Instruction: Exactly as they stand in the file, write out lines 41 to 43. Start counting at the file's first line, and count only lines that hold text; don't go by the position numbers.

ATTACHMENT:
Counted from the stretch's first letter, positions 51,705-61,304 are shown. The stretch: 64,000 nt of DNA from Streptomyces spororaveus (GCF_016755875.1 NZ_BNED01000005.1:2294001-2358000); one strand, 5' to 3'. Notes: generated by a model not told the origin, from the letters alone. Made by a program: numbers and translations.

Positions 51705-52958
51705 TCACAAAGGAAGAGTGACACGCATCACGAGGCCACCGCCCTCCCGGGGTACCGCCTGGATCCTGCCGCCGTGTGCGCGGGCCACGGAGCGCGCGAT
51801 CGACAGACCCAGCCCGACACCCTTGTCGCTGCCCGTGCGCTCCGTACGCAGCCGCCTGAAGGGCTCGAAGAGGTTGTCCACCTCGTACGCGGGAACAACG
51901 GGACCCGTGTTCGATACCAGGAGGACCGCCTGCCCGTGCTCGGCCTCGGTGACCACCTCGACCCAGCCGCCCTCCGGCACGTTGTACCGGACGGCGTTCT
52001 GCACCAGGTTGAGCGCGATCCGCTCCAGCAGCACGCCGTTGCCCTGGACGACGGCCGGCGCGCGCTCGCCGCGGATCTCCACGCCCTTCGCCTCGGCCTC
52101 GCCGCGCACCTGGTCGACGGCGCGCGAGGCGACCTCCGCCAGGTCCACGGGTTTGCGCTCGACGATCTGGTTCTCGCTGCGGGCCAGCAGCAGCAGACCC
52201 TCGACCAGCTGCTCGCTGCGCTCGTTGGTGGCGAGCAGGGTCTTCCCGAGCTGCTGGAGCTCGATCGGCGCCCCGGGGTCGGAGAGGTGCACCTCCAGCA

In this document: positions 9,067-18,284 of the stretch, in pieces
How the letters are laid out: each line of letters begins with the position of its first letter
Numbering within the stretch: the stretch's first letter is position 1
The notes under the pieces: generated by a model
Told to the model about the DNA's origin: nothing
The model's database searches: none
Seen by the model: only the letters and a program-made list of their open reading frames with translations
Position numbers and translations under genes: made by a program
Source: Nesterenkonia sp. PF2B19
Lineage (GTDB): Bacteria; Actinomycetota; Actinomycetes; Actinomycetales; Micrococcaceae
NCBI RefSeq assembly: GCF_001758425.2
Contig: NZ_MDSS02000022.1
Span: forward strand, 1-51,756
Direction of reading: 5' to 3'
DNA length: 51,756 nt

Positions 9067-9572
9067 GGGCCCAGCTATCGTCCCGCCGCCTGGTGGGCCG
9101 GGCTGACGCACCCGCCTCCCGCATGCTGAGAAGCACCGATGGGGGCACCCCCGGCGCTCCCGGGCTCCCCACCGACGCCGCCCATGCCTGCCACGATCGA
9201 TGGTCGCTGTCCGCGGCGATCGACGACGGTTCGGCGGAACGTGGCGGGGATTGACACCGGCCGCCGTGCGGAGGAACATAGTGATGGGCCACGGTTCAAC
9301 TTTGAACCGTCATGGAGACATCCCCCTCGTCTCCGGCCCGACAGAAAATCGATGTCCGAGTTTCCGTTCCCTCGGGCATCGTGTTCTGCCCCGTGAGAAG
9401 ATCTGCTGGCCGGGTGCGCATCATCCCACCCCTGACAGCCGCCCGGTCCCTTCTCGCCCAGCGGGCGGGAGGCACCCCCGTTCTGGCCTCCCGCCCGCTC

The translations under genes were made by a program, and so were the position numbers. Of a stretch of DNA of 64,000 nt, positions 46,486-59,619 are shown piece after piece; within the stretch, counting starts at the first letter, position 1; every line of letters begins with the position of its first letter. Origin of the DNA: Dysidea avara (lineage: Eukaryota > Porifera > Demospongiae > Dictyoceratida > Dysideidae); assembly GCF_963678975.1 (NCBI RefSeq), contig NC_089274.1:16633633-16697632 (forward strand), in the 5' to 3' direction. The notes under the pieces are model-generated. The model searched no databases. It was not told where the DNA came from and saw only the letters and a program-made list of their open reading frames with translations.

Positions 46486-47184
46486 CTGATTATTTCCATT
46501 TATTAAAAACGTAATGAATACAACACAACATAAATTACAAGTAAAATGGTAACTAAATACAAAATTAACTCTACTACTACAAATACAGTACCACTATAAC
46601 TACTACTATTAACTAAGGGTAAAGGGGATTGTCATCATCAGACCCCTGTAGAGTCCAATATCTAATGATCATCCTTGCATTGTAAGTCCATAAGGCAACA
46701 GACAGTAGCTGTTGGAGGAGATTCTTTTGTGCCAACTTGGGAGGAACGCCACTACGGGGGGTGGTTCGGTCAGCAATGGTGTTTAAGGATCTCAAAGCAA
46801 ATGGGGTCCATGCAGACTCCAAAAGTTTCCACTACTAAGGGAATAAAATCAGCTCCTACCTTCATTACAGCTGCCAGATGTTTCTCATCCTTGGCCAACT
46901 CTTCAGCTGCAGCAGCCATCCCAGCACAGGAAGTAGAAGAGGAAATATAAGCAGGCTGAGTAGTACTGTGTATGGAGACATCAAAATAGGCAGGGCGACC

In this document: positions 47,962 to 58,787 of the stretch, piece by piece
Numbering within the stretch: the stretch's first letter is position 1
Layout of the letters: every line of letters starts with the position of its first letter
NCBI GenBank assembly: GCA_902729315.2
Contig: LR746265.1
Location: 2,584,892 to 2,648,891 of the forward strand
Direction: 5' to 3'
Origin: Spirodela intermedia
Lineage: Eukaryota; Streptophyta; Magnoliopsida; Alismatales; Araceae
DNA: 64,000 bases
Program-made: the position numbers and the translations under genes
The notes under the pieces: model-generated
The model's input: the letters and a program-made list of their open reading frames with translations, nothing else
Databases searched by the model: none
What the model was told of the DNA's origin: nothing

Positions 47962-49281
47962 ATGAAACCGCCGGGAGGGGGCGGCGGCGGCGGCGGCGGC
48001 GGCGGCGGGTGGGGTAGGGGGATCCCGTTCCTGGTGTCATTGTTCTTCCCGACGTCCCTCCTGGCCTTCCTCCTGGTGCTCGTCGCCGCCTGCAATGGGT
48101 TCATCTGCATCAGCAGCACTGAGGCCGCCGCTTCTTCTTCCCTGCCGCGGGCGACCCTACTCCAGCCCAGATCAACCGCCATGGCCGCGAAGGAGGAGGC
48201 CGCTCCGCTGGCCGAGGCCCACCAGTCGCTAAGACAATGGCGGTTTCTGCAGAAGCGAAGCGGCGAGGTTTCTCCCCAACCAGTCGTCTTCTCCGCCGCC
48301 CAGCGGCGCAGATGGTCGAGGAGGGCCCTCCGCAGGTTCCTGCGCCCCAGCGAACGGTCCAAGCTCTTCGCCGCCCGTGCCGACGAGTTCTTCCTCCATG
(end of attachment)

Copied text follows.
NCBI GenBank assembly: GCA_902729315.2
Contig: LR746265.1
Location: 2,584,892 to 2,648,891 of the forward strand